Numerical Methods for Wave Equations in Geophysical Fluid Dynamics

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Springer Science & Business Media, Nov 25, 1998 - Mathematics - 466 pages
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Mathematics is playing an ever more important role in the physical and biological sciences, provoking a blurring of boundaries between scientific disciplines and a resurgence of interest in the modem as weIlas the classical techniques of applied mathematics. This renewal of interest, both in research and teaching, has led to the establishment of the series: Texts in AppliedMathematics (TAM). The development of new courses is a natural consequence of a high level of excitement on the research frontier as newer techniques, such as numerical and symbolic computer systems, dynamical systems, and chaos, mix with and rein force the traditional methods of applied mathematics. Thus, the purpose of this textbook series is to meet the current and future needs of these advances and en courage the teaching of new courses. TAM will publish textbooks suitable for use in advanced undergraduate and beginning graduate courses, and will complement the AppliedMathematical Sei ences (AMS) series, which will focus on advanced textbooks and research level monographs. Preface This book is designed to serve as a textbook for graduate students or advanced undergraduates studying numerical methods for the solution of partial differen tial equations goveming wave-like flows. Although the majority of the schemes presented in this text were introduced ineither the applied-rnathematics or atmos pheric-science literature, the focus is not on the nuts-and-bolts details of various atmospheric models but on fundamental numerical methods that have applications in a wide range of scientific and engineering disciplines.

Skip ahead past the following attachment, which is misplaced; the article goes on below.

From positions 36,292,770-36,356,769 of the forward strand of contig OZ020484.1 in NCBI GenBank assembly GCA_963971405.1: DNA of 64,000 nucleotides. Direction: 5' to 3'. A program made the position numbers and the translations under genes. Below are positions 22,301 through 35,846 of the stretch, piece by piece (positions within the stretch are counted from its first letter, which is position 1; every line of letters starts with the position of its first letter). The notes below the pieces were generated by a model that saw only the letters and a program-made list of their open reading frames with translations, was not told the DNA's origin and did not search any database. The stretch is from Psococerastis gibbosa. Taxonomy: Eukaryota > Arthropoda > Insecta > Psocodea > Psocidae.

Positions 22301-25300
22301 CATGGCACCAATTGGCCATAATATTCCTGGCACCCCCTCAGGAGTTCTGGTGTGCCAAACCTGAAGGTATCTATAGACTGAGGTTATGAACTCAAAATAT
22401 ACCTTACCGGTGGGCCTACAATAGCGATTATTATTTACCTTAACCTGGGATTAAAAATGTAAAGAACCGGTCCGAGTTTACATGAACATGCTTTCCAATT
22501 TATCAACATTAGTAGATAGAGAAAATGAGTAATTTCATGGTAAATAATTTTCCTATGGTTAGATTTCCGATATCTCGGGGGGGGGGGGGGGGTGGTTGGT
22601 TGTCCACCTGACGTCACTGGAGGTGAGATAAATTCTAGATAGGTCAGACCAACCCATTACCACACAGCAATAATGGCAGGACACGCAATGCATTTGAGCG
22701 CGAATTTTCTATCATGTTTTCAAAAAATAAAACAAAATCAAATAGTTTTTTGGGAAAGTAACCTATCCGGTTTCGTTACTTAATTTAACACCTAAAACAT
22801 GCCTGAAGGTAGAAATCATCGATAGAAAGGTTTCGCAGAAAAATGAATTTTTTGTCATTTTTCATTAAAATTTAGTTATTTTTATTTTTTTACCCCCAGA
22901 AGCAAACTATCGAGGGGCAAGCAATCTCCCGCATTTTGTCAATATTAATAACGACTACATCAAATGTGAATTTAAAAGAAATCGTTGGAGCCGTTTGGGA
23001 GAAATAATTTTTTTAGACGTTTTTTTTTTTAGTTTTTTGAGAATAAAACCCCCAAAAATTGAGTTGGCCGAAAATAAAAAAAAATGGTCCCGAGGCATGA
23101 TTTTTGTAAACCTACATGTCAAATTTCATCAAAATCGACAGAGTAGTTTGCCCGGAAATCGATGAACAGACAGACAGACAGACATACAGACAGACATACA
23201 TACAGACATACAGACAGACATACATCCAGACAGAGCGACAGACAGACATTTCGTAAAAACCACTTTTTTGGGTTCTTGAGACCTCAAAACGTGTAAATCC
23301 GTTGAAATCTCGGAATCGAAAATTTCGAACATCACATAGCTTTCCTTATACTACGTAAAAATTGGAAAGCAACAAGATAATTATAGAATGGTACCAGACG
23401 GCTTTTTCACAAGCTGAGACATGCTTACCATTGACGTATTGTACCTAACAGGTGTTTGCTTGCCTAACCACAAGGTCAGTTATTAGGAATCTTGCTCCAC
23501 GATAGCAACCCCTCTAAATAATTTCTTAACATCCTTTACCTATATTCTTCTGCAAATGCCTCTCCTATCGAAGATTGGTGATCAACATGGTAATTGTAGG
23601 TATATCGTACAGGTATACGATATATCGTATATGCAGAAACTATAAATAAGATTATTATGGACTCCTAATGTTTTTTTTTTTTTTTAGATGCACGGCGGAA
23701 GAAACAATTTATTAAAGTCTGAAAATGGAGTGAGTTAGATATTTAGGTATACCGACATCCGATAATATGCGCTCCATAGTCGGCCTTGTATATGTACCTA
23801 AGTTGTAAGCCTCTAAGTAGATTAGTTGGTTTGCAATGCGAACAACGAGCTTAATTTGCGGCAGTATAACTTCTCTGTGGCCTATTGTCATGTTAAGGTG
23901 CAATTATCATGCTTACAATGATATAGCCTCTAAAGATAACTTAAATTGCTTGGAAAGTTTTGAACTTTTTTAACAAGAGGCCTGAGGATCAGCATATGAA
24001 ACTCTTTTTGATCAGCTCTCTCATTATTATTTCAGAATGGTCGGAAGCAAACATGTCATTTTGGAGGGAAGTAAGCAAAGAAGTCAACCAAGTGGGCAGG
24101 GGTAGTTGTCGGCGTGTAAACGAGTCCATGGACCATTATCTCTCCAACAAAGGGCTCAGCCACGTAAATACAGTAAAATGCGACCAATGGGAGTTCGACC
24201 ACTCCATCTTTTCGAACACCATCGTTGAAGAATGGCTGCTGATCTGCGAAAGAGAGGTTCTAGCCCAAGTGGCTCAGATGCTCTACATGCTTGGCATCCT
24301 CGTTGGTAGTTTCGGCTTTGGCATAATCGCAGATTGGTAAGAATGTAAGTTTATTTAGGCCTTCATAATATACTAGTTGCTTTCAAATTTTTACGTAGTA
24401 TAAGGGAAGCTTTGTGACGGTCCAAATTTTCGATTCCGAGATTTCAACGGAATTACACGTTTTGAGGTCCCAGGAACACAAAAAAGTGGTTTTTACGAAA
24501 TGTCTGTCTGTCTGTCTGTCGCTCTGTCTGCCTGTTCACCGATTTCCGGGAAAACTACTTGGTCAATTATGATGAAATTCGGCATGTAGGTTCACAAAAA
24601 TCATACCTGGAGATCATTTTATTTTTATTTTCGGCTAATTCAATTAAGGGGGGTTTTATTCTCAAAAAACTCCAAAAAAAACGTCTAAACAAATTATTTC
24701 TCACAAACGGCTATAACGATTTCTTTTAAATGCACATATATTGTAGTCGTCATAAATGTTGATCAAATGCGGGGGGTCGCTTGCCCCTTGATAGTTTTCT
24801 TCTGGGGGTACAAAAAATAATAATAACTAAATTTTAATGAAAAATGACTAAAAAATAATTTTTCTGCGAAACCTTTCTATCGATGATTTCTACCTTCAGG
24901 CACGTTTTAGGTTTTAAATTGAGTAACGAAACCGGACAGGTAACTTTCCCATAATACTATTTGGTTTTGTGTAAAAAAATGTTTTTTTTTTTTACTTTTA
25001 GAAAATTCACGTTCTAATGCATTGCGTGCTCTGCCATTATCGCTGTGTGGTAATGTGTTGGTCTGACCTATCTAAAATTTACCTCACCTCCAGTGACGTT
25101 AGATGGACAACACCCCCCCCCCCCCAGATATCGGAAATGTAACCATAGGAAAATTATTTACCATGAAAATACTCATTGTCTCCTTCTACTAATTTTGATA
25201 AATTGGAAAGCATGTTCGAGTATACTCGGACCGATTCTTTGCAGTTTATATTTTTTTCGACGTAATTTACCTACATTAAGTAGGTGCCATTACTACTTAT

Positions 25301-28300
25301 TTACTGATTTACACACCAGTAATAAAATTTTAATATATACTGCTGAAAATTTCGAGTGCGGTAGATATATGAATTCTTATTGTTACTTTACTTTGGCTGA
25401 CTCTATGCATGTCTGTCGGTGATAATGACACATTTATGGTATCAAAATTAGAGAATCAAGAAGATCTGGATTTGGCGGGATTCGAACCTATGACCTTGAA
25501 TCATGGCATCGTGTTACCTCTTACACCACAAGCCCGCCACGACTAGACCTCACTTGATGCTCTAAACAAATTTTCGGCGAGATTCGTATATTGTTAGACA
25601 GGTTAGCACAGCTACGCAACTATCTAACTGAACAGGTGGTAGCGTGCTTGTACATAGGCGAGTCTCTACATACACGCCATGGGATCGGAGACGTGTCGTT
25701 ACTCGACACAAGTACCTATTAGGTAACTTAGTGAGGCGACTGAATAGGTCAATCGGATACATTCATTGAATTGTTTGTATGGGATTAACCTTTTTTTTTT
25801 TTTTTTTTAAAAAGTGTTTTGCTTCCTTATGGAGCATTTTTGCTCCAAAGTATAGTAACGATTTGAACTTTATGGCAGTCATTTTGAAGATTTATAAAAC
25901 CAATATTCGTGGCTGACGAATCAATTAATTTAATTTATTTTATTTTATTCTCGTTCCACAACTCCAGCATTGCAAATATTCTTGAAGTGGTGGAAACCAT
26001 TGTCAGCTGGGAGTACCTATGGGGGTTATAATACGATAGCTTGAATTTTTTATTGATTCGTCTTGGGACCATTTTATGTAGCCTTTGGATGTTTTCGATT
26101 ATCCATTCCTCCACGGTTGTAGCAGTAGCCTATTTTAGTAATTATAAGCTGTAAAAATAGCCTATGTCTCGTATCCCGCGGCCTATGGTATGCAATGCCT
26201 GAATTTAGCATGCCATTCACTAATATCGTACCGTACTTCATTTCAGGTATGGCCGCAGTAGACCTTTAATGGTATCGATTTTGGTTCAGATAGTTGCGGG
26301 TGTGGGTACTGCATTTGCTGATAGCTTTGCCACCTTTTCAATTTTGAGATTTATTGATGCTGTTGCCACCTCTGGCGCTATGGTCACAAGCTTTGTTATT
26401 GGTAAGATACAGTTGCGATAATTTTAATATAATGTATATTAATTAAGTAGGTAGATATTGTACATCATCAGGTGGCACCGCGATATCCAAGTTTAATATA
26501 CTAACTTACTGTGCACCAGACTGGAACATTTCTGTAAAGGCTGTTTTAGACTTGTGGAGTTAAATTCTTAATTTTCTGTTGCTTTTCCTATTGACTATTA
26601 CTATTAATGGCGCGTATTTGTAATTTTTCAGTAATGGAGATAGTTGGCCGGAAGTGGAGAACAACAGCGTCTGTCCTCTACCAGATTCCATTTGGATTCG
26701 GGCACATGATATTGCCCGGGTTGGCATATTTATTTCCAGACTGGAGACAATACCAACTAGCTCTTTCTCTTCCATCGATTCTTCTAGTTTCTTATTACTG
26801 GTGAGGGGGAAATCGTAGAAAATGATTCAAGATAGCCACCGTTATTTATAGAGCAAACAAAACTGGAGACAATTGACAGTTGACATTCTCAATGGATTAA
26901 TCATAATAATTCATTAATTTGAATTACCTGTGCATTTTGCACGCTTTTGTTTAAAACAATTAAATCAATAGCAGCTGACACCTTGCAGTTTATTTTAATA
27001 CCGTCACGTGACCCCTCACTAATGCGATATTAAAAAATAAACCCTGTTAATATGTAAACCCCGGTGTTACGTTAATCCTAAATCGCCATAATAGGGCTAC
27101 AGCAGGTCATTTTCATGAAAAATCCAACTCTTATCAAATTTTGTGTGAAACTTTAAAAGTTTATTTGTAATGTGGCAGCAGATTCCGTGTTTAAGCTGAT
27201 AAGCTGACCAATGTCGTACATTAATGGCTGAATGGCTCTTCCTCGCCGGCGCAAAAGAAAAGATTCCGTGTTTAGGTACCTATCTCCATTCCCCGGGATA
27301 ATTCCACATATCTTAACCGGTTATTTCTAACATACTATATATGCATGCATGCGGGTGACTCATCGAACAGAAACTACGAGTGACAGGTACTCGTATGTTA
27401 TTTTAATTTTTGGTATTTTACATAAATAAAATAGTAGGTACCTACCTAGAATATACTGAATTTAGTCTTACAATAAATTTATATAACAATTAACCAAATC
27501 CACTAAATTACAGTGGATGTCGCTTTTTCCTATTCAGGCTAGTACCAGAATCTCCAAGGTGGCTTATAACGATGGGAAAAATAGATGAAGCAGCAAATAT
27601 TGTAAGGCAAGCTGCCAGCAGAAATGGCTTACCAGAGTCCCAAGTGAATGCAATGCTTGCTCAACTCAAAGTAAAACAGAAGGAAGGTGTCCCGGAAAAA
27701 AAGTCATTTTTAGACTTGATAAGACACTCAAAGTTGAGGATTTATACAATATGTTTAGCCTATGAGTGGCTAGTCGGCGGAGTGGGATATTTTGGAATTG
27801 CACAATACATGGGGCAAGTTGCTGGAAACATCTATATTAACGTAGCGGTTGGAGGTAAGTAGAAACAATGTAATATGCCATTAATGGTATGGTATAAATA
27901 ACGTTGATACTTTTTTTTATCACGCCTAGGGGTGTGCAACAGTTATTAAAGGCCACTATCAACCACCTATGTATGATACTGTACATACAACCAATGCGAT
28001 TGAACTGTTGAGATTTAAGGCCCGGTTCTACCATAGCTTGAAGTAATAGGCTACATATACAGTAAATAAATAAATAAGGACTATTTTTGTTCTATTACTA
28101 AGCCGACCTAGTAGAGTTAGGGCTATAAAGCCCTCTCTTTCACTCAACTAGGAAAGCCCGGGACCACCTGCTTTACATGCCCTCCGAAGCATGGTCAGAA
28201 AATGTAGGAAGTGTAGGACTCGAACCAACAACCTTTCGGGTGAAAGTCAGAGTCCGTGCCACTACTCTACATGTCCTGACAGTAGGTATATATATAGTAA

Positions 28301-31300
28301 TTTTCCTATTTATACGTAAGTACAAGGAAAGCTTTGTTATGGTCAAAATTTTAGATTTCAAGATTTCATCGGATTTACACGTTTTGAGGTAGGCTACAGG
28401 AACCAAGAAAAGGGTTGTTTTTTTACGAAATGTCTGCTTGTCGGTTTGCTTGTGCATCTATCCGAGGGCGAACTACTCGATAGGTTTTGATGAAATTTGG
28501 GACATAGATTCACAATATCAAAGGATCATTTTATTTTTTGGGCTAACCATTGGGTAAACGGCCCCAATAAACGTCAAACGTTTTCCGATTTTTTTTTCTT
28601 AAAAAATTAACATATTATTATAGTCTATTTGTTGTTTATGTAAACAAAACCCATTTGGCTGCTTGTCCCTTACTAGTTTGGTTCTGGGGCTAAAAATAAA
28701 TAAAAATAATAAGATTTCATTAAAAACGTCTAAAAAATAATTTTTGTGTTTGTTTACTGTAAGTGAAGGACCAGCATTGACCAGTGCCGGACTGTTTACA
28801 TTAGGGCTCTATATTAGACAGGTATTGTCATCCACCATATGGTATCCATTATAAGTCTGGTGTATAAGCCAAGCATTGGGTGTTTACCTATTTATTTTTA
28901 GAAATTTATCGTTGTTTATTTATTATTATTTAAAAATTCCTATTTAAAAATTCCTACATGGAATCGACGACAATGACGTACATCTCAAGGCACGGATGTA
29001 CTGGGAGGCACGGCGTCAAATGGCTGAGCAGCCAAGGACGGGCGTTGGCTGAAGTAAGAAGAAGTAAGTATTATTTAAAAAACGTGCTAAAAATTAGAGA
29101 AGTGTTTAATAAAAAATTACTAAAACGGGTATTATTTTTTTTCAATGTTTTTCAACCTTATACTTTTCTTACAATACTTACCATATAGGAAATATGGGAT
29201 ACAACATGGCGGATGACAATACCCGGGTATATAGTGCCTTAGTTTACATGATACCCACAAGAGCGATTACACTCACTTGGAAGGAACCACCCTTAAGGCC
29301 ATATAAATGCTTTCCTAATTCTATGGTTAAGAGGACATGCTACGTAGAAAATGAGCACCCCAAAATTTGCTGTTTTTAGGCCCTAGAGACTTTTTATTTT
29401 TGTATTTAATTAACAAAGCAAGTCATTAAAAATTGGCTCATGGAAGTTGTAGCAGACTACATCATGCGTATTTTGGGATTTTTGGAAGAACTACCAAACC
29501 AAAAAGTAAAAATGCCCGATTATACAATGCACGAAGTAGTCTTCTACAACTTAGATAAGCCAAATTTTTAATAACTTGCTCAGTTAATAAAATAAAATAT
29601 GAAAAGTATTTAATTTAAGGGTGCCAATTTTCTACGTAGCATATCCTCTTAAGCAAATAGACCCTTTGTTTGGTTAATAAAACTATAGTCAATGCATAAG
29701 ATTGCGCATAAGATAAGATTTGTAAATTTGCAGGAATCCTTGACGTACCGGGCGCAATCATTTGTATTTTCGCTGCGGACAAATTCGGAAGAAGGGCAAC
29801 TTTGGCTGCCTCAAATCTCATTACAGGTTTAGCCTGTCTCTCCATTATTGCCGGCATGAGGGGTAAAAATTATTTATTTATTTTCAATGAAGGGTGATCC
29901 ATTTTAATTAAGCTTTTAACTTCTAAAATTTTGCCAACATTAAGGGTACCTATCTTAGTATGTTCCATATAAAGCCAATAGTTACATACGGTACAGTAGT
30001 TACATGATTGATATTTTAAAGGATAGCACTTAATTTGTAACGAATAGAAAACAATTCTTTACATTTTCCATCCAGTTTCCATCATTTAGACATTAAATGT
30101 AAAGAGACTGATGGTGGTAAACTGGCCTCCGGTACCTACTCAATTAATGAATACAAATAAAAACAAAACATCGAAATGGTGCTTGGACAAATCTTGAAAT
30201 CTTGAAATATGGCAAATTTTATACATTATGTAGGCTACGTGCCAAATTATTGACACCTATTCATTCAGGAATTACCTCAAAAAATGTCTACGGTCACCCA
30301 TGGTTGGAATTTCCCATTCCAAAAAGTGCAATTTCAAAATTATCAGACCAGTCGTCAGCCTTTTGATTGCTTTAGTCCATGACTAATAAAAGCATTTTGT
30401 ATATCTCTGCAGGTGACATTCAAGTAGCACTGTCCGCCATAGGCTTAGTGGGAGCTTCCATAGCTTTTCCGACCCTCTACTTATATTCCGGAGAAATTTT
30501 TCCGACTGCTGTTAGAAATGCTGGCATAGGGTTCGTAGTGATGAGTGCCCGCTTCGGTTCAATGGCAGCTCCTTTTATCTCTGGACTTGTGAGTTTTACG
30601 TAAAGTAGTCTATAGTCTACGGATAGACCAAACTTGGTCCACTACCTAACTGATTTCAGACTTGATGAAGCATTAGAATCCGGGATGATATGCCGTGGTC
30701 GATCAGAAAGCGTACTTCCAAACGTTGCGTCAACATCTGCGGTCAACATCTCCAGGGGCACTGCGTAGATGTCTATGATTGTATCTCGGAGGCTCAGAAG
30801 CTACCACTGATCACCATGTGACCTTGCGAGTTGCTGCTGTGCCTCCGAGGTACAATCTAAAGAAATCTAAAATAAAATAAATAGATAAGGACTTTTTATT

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Basic FiniteDifference Methods
Beyond the OneWay Wave Equation
SeriesExpansion Methods
Finite Volume Methods
SemiLagrangian Methods
Physically Insignificant Fast Waves
Nonreflecting Boundary Conditions
Appendix Numerical Miscellany

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